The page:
OCTOBER 21, 1949
NEW YORK, Thursday—That was a curious move on the part of Soviet Foreign Minister, Andrei Y. Vishinsky, to call a press conference to tell the American press how he felt about a family quarrel. After all, it is a difficulty between the U.S.S.R. and the Yugoslavs that has caused the inability of the Russians to accept Yugoslavia's candidacy for the Security Council. A short time ago they would have welcomed any one of their satellites.
Today Yugoslavia is still a Communist country. All she is trying to explain to the Soviet Union is that while she agrees with communism and votes on practically every subject from the communistic point of view, she still feels she must have the liberty to carry out certain programs at her own pace and in her own way.
It is a good deal to expect, even in a satellite country, that they accept dictation from a central government on every minor item. Even in a federation of countries, those countries must occasionally express some individuality, just as in a federation of states, such as the United States, we find that occasionally there is a divergence of opinion.
Last autumn right here at home a whole group of states decided they felt differently from the rest on one specific subject, and their difference creates certain problems for the country. The Soviet Union is having a somewhat similar problem with Yugoslavia. It doesn't seem to me anything to get much excited about. Just one of those things that must be worked out over a period of time through cooperation and understanding.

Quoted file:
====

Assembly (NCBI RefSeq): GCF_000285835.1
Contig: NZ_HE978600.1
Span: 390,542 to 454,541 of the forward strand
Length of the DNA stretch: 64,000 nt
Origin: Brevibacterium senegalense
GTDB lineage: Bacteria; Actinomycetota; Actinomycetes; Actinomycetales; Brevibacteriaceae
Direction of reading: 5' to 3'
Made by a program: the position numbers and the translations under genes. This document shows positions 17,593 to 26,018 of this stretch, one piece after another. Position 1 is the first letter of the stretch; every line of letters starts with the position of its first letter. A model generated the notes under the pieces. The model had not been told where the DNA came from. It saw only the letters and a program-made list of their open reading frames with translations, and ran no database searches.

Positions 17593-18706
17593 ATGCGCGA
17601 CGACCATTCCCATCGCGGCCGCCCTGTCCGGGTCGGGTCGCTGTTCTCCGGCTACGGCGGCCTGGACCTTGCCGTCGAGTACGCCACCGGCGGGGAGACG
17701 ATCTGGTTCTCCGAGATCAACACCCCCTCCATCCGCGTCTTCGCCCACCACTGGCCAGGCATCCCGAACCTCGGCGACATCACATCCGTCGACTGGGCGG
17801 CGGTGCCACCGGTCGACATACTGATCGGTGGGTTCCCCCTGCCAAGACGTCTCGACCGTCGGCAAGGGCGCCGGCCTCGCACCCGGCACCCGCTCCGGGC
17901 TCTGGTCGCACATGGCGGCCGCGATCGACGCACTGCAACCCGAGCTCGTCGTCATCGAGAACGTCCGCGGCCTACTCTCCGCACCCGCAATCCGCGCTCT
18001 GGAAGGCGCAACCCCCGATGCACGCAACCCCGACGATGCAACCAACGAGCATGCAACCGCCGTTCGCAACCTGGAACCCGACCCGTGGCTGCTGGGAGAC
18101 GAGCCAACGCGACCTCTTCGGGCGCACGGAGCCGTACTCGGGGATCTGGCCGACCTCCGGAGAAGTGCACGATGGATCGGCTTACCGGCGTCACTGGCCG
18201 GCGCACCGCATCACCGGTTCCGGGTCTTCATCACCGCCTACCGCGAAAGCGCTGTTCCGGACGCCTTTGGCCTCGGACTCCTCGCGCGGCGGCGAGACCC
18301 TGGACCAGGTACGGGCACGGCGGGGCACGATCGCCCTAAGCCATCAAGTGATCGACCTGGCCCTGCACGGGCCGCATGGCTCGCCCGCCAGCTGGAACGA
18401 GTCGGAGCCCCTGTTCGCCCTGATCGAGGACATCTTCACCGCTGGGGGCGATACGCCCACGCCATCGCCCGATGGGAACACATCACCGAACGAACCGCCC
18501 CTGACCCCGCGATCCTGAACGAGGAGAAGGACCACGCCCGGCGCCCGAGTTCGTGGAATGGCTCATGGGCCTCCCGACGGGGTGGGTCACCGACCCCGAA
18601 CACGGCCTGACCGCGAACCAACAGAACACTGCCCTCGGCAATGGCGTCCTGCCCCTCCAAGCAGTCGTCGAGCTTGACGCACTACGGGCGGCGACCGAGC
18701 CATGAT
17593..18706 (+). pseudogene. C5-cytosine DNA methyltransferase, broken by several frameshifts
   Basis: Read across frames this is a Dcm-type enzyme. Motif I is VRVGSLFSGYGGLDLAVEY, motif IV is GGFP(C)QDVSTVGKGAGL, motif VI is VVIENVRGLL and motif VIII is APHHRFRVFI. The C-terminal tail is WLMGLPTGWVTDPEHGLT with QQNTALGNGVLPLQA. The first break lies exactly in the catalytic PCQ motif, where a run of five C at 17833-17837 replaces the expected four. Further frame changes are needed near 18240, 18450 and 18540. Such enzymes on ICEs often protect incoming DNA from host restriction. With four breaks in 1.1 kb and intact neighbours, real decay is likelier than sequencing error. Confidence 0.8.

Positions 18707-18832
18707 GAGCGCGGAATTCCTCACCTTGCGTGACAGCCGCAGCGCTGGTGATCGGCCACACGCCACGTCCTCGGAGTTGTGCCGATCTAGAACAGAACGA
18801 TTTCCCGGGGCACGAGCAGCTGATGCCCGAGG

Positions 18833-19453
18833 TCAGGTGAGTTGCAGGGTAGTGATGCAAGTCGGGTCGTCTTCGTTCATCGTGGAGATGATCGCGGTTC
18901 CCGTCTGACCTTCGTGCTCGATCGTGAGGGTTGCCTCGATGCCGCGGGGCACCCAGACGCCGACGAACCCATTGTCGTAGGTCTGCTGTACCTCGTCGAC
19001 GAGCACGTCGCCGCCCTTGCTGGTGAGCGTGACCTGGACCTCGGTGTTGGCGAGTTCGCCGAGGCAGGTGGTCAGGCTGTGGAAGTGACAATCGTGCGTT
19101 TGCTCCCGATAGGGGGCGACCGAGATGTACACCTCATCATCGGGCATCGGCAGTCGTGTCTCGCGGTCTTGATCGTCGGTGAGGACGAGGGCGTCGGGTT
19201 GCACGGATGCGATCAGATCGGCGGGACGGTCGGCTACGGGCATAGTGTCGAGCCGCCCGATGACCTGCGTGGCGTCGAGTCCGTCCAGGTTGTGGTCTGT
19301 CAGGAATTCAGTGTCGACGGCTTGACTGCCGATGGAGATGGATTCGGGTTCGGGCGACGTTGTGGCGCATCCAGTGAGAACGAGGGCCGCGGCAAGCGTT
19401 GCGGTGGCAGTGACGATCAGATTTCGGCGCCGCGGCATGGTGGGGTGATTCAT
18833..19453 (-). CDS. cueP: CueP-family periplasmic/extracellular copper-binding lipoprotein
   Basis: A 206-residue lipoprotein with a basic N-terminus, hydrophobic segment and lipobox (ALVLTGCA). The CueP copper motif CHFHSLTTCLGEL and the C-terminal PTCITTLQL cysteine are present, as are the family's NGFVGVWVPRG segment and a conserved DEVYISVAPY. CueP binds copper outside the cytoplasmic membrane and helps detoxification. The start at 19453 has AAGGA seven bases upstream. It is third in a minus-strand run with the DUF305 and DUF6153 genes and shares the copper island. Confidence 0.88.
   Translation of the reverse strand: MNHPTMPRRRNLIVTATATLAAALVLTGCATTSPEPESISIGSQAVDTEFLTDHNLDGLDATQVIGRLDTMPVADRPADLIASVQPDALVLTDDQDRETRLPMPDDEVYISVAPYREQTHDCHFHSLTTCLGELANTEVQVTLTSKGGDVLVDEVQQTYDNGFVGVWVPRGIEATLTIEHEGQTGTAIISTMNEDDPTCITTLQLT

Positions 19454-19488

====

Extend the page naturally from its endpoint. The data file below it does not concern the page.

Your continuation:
If you are driving a pair of spirited horses, you learn to give them their heads now and then and not always try to restrain them. You don't want to break their spirit; you want them to cooperate with you. That's a lesson perhaps that the central government of any group of independent states has to learn.
The effort Mr. Vishinsky made to make it appear that anyone who voted for Yugoslavia instead of Czechoslovakia for a seat on the Security Council was committing an unforgivable sin against the Soviet Union seems to me ludicrous.
The Yugoslavs decided to be candidates. Czechoslovakia was put forward by the Russians. The other countries have a right to vote for whichever candidate they choose without its being considered something that shows antagonism to the government of the Soviet Union.
It is a pleasant thing to find that Russia, which so frequently attacks our United States press, can still use it on occasion and trust it sufficiently to call the reporters together and make a statement and count on it being reported correctly. I am sure the press will be glad of Mr. Vishinsky's words of praise toward the end of his interview.
I cannot say that I have noticed that the announcement that the Soviet government was able to make atomic bombs has created any great change in the tone of the articles written in our press. Mr. Vishinsky says: "I discern more objectivity and sobriety in the press; the war psychosis has waned."
Perhaps, sir, this is the time to state again that the United States has never thought to use the bomb as a threat of war. It has always hoped that it would be an inducement to peace.